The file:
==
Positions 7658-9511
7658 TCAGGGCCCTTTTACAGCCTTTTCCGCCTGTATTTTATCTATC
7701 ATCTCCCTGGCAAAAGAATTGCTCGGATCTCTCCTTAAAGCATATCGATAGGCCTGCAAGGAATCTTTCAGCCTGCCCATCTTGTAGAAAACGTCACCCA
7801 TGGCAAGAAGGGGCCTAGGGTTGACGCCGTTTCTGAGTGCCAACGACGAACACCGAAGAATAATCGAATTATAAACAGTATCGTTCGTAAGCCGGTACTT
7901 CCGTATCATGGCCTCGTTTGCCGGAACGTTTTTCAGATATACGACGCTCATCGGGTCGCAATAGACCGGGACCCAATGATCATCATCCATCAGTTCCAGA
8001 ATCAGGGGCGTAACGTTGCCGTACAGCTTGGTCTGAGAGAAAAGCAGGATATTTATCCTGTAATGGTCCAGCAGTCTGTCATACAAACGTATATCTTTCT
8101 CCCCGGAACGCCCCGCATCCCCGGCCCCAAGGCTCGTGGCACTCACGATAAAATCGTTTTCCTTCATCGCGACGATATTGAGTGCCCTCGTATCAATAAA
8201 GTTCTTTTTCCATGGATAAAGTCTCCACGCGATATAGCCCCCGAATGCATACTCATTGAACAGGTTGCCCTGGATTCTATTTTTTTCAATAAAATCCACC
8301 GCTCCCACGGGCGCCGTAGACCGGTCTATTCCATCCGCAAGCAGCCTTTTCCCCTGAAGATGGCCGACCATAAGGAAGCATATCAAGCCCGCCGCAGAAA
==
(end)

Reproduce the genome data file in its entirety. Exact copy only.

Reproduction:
Positions 7658-9511
7658 TCAGGGCCCTTTTACAGCCTTTTCCGCCTGTATTTTATCTATC
7701 ATCTCCCTGGCAAAAGAATTGCTCGGATCTCTCCTTAAAGCATATCGATAGGCCTGCAAGGAATCTTTCAGCCTGCCCATCTTGTAGAAAACGTCACCCA
7801 TGGCAAGAAGGGGCCTAGGGTTGACGCCGTTTCTGAGTGCCAACGACGAACACCGAAGAATAATCGAATTATAAACAGTATCGTTCGTAAGCCGGTACTT
7901 CCGTATCATGGCCTCGTTTGCCGGAACGTTTTTCAGATATACGACGCTCATCGGGTCGCAATAGACCGGGACCCAATGATCATCATCCATCAGTTCCAGA
8001 ATCAGGGGCGTAACGTTGCCGTACAGCTTGGTCTGAGAGAAAAGCAGGATATTTATCCTGTAATGGTCCAGCAGTCTGTCATACAAACGTATATCTTTCT
8101 CCCCGGAACGCCCCGCATCCCCGGCCCCAAGGCTCGTGGCACTCACGATAAAATCGTTTTCCTTCATCGCGACGATATTGAGTGCCCTCGTATCAATAAA
8201 GTTCTTTTTCCATGGATAAAGTCTCCACGCGATATAGCCCCCGAATGCATACTCATTGAACAGGTTGCCCTGGATTCTATTTTTTTCAATAAAATCCACC
8301 GCTCCCACGGGCGCCGTAGACCGGTCTATTCCATCCGCAAGCAGCCTTTTCCCCTGAAGATGGCCGACCATAAGGAAGCATATCAAGCCCGCCGCAGAAA